To have the best chance of hens laying well and producing good quality embryos, that will succeed in growing and hatching normally, the adult pheasants need to be well nourished. If a hen is not fed a good nutrient rich diet her eggs are not going to be of optimum quality. The hen herself is also likely to suffer if not during the time she is laying then afterwards when trying to brood or even later when she moults. For strong chicks the male should also be in the best possible condition and should not be stressed in any way.
It is important to get the aviary ready for the hen laying before she is due to start. Many pheasant hens will prefer to lay their eggs on the ground so try and plan for this by giving them areas which are suitable. She will want privacy but also have a need to see around her to help her to feel safe. We like to put branches in the corners of the shelters for the hens to hide behind. If possible make the space big enough for the hen to get into but not for the cock. This will allow her the chance to escape him if necessary. When preparing sheds and nestboxes we add soft wood shavings which the birds can lay on. Even though they don't actually make a "proper" nest as such they will still scrape a shallow depression to lay in and they seem to like the shavings for this. If the bird is likely to nest outdoors, possibly under a shrub, some clean soft sand is ideal for her to lay on partly as this will allow the eggs to stay cleaner than on the soil and also cushion them nicely. The sand is also useful as it cannot rot so it does not matter as much if the hen is sitting in the same spot for a lengthy period of time.
Some pheasants will use nest boxes and if you wish to breed any of the Tragopans they are of the great benefit as these birds do prefer to nest off the ground like they would in the wild. Most of our nest boxes are placed about 4 foot high. Slightly higher or lower would be ok but if too high the birds may land rather heavily if flying down within a fairly small enclosed space and also may not access it easily enough without much of an area around it although extra perches could be added to make it easier for the birds to get up and down with ease. If it is outdoors then it will need a roof but indoors it can have an open top. I would suggest the hen has enough depth in the box so that she will not be spotted easily when sitting on eggs. The box (excluding roof space) should therefore be roughly 7 - 12 inches (about 18 - 30 cm) deep. This is not set in stone and birds may still use something shallower or deeper. It is handy if you can see the hen is ok without disturbing her too much but also let her feel safe and not too exposed. The hen, I think, will be more comfortable if she feels she can escape if need be so if the box is too deep she may be less inclined to use it. The box does not need to be really wide but the hen should have enough room to move about freely. If the box is outdoors care must be taken to keep it in the most sheltered spot possible to protect it from the elements but it should still have a fair amount of space for the entrance at the front. We have a few outdoor nest boxes for tragopans and the birds took to them almost immediately. They have enough room to stand perched on the front panel which they seem to like.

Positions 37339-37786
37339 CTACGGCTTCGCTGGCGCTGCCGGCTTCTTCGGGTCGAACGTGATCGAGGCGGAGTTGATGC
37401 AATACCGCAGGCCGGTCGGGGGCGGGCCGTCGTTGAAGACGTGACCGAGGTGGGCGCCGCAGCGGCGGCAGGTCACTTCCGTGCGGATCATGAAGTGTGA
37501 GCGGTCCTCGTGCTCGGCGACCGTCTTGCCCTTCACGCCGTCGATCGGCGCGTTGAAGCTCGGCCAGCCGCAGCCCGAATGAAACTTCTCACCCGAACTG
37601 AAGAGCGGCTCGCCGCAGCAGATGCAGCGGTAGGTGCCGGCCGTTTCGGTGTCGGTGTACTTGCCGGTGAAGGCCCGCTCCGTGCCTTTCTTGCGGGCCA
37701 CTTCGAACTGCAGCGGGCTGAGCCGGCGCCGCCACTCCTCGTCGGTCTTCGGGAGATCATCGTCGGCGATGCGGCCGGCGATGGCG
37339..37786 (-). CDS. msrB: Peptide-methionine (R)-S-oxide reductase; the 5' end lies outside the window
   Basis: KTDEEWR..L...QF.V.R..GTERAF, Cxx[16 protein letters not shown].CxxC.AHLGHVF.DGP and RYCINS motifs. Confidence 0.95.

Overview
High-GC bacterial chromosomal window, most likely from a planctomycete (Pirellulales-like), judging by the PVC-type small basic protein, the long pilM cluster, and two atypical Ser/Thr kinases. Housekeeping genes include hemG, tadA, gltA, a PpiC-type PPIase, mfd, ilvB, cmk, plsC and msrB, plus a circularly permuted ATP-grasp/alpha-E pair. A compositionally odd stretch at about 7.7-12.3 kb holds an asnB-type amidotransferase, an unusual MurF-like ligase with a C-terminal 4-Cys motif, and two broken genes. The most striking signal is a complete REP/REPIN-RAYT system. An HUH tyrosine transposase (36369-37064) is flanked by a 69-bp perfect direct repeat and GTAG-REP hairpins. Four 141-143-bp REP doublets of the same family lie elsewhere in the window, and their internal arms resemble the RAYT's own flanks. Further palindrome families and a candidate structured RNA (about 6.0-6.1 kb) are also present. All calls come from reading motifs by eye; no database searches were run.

We remove our birds eggs on the day they are laid which is usually best to keep them as clean and fresh as possible. We have a couple of hens who lay quite late in the day so we normally leave them until the next morning as if we disturb them when they have not yet laid they can end up roosting and laying on the perch instead of their "nest" and of course the egg would end up broken on the ground. Another reason for collecting the eggs soon after they're laid is there is less chance of them being broken. Egg eating is a fairly common problem with pheasants and one we are asked about every year. It is more often the cock that will do the damage. He may originally break an egg in curiosity but then develops a taste for them. If space permits it is often easiest to remove the cock pheasant to another pen when the hen is due to lay. If this is not possible or causes too much upset in the aviary you must be able to allow the hen some good hiding places to stay away from the cock when laying. Some males will actually follow the hen around until she lays to consume it immediately.
The eggs from the different species of pheasant vary every bit as much as the birds. From the blue-green eggs of the Brown Eareds to the small white eggs of the Grey Peacock and the extra large and heavily speckled Monal eggs. From time to time even the healthiest hen can lay the occasional missahpen or thin shelled egg but it should not be a regular occurence. If it is it may be due to stress, malnutrition or disease. It can be a sign of infectious bronchitis in pheasants. As always, it helps to stay vigilant. Know your birds, look after them well and keep records of their progress. In this way problems can be kept to a minimum as they can be spotted and dealt with quickly.
We have more information about egg eating and other problems common with breeding pheasants at: Trials & Tribulations of Breeding Ornamental Pheasants. We also have a webpage about incubation at: Incubating Pheasant Eggs.
Please have a look at the many pages of our website for lots of details about how we look after our birds at Allandoo Pheasantry. There is not always a correct way of doing things but we have tried to offer a little help through our own experiences.